Father Christmas

Phil Ford

Just as soon as I announce my intention to not blog, I am seized by the desire to blog. Well, just a little blogging, just one non-music-related Christmas post. In case anyone thinks that my posting SCTV’s elaborately cynical take on holiday specials suggests a certain lack of Christmas cheer, I should also say right now that I love Christmas. I don’t love the ridiculously hypertrophied “Christmas season” that now stretches from Halloween to the New Year, and I don’t love the fact that for two months you can’t go anywhere without hearing stale Christmas music in a variety of unpleasing arrangements. So while I don’t share Christopher Hitchens‘ loathing of Christmas and all its works, I do sometimes feel oppressed by what he calls “the assault of the one-party state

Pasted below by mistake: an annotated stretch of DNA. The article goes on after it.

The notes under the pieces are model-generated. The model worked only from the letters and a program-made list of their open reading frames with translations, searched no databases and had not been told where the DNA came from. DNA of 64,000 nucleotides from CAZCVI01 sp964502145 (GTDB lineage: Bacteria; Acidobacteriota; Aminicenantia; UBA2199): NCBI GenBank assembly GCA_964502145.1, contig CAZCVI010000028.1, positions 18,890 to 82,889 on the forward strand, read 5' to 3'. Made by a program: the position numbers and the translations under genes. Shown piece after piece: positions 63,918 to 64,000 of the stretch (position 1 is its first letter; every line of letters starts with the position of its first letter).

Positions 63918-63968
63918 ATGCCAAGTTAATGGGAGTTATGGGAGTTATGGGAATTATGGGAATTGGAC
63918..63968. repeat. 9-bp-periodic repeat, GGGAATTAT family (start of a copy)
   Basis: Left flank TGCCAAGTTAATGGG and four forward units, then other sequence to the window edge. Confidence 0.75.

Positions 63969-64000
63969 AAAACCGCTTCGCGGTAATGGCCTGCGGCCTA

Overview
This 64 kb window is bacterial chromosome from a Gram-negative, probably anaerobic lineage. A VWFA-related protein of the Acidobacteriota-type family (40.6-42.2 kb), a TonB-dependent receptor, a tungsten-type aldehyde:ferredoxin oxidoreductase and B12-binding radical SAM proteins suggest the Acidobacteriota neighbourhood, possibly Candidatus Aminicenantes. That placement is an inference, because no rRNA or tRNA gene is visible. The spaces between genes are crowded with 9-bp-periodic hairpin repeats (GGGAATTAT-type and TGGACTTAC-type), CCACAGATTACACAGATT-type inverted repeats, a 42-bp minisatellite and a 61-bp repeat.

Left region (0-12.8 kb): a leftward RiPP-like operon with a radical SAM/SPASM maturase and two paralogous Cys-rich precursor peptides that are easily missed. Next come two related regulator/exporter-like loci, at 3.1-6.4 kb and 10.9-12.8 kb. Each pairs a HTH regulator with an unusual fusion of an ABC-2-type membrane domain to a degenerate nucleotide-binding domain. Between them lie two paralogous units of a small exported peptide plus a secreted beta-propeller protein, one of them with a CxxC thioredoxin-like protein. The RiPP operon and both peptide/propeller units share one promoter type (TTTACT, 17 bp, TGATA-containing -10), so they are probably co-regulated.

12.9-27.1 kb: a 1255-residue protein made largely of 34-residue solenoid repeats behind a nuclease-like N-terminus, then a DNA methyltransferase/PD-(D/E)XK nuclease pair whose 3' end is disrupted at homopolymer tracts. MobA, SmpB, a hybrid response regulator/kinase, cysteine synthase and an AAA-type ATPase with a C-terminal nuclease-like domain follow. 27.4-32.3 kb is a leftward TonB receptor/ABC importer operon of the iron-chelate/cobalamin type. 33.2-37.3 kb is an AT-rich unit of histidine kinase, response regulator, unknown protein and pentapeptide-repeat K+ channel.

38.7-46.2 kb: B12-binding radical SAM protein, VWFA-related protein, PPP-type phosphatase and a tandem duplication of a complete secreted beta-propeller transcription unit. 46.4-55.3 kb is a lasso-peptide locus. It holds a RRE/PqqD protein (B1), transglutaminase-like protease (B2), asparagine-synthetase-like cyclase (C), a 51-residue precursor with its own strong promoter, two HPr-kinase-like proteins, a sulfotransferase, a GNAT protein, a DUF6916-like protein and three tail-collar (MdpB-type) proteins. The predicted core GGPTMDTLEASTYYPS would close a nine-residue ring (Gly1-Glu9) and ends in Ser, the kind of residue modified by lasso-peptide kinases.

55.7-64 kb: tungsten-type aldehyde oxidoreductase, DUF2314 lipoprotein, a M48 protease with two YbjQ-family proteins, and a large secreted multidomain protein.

totalitarian Christmas music.”

But what I do love about Christmas is crystallized in Raymond Briggs’ Father Christmas, which I read as a boy and now read many times each year to my kids. (It’s their favorite Christmas book.) It’s such a lovely book, so unsmarmy, humorous without being “funny” (i.e., without the usual frenzied unfunny mugging), sentimental but not saccharine, and refreshingly free of sanctimonious cant. It pictures Father Christmas as a gruff, working-class Englishman, wearily getting out of bed on Dec. 24 and not looking forward to his busiest day of the year.

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Father Christmas is magical, of course — he has the flying sleigh and reindeer and everything — but he also gets dirty when he goes down chimneys (“blooming chimneys!”), trips over housecats in the dark, and gets stuck in bad weather:

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But when it’s all done, he goes home, feeds the cat and dog, puts his dinner in the oven, takes a bath, pours himself a beer (“good drop of ale”) and reads some travel brochures by the fire. And then he has his dinner, his pudding (the kind I had as a kid), and a postprandial cigar and brandy: